Mr. Mostafiz Uddin is the Managing Director of Denim Expert Ltd – an internationally renowned, cutting edge, fully integrated, environmentally sustainable and social responsible compliant garment manufacturing plant based in Chittagong, Bangladesh.
He is a visionary entrepreneur in the development of sustainable apparel systems. He is personally driven by social and environmental ethics and is recognized to be a game changer through the introduction of sustainable practices, innovation and fashion disruption, which he sees as keys to the future of the Bangladesh apparel. Mr. Mostafiz founded the Bangladesh Apparel Exchange (BAE) to promote sustainable practices within the Bangladesh apparel industry and to raise the country’s image through different initiatives under the banner of BAE, including the Sustainable Apparel Forum (SAF), Bangladesh Fashionology Summit and Bangladesh Denim Expo. Through these endeavours he strives to promote the advance of sustainable practices, including environmentally sound production methods, full transparency, innovation, circularity and technology.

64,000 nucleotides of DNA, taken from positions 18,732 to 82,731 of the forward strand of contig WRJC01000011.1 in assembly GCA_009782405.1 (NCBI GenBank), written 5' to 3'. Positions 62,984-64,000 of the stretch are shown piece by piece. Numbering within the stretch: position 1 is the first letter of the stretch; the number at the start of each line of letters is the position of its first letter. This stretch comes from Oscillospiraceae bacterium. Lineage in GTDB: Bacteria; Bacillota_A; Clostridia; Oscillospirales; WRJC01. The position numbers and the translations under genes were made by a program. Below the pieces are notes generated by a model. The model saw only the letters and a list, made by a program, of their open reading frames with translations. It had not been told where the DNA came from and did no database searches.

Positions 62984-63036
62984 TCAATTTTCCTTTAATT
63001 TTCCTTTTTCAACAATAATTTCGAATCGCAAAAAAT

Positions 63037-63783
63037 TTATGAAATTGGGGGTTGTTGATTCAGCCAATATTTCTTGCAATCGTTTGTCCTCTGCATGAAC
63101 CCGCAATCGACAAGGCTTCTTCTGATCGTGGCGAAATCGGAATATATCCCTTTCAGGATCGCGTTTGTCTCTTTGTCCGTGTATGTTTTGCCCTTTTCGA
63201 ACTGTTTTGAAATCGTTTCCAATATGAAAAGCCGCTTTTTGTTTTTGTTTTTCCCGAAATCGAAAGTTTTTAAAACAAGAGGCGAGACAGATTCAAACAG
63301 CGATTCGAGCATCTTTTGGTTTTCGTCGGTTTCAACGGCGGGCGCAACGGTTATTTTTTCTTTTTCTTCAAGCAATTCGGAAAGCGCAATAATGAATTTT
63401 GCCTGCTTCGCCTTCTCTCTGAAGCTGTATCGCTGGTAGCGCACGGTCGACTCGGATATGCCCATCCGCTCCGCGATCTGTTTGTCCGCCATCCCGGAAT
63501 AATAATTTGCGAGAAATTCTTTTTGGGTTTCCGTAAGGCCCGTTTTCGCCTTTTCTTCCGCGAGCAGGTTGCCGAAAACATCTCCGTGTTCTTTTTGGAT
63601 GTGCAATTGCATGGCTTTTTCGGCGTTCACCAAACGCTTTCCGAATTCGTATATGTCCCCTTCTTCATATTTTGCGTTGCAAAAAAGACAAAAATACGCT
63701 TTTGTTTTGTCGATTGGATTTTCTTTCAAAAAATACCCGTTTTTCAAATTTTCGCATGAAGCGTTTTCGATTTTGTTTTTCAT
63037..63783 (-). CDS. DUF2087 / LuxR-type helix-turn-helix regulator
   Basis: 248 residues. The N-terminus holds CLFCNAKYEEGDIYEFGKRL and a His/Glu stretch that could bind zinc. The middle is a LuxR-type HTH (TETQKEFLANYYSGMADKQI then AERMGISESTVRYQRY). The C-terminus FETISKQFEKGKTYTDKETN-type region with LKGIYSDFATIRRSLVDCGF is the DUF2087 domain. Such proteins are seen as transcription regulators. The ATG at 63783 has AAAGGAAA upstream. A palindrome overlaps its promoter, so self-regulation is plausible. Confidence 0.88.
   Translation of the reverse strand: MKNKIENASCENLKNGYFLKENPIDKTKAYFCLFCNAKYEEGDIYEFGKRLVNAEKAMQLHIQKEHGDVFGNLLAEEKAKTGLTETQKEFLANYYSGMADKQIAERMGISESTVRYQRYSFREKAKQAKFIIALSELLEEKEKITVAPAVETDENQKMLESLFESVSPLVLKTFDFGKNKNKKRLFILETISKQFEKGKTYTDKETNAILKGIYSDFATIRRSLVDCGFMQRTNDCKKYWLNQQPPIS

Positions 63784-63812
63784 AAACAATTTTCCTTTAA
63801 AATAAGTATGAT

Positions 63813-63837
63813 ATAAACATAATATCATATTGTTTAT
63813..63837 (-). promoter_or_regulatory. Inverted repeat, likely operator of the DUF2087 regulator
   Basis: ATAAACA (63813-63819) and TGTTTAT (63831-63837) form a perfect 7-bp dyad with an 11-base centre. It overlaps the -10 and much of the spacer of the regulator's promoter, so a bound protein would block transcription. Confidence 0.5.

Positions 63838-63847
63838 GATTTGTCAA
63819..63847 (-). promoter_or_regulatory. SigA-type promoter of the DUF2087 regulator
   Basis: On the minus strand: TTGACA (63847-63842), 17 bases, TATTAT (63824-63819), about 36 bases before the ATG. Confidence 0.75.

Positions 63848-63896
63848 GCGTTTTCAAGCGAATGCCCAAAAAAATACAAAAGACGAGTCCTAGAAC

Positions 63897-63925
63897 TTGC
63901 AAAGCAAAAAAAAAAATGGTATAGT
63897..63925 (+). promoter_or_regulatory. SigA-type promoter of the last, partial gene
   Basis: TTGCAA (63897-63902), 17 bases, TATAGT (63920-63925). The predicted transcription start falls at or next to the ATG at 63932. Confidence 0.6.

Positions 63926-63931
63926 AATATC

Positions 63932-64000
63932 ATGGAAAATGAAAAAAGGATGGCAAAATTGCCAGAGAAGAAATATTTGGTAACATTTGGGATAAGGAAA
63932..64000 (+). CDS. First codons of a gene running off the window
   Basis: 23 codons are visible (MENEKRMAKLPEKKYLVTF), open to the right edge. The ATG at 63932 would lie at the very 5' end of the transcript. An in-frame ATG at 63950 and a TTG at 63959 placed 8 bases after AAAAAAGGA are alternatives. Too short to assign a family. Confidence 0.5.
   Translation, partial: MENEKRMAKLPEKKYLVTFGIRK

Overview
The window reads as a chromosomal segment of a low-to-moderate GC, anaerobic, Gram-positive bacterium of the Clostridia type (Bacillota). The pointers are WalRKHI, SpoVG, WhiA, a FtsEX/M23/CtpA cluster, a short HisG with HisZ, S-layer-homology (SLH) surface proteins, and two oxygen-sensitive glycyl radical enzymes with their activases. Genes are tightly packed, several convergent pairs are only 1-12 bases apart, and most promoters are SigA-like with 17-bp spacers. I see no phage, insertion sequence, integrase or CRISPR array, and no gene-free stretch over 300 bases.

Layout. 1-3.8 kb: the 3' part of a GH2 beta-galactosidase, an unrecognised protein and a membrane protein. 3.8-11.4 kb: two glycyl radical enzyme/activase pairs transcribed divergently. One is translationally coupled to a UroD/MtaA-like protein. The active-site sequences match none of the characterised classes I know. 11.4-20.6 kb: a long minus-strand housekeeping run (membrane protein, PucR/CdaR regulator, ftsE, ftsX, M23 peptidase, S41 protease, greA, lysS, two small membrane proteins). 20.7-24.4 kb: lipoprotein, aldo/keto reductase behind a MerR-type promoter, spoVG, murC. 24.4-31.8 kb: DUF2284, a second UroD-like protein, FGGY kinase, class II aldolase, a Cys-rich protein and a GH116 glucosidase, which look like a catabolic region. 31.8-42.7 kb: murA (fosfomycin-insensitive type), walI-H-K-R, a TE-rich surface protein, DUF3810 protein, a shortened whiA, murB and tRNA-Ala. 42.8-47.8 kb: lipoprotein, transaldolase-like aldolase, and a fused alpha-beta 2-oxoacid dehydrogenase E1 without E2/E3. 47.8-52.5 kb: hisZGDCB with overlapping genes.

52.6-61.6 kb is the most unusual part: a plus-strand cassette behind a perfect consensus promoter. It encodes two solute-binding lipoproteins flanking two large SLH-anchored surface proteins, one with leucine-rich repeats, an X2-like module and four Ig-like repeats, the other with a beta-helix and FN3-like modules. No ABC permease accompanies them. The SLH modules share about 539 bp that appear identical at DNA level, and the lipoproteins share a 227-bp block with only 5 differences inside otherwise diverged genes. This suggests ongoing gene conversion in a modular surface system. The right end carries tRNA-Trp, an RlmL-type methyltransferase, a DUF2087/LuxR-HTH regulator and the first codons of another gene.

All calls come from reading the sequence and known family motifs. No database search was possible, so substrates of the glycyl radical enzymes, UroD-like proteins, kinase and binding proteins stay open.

Lucrezia Busa is the Member of Cabinet of Justice Commissioner Didier Reynders responsible for data protection, Artificial Intelligence and other digital files as well as company law. Prior to working for Commissioner Reynder’s private office, she worked for ten years for the Directorate General for competition of the European Commission. She also worked in the digital team of the Secretariat General and for the Directorate General for Trade of the European Commission. Ms Busa worked was senior legal adviser to the French company Electricite’ de France, EdF, the biggest electricity company world-wide and worked as a lawyer in private practice. She was admitted to the Rome Bar in 2005. She graduated from the Law faculty of the University of Rome, La Sapienza, and attended post-graduated courses on European law at the European University Institute of the Universite’ Libre de Bruxelles and holds a LLM from the College of Europe in Bruges.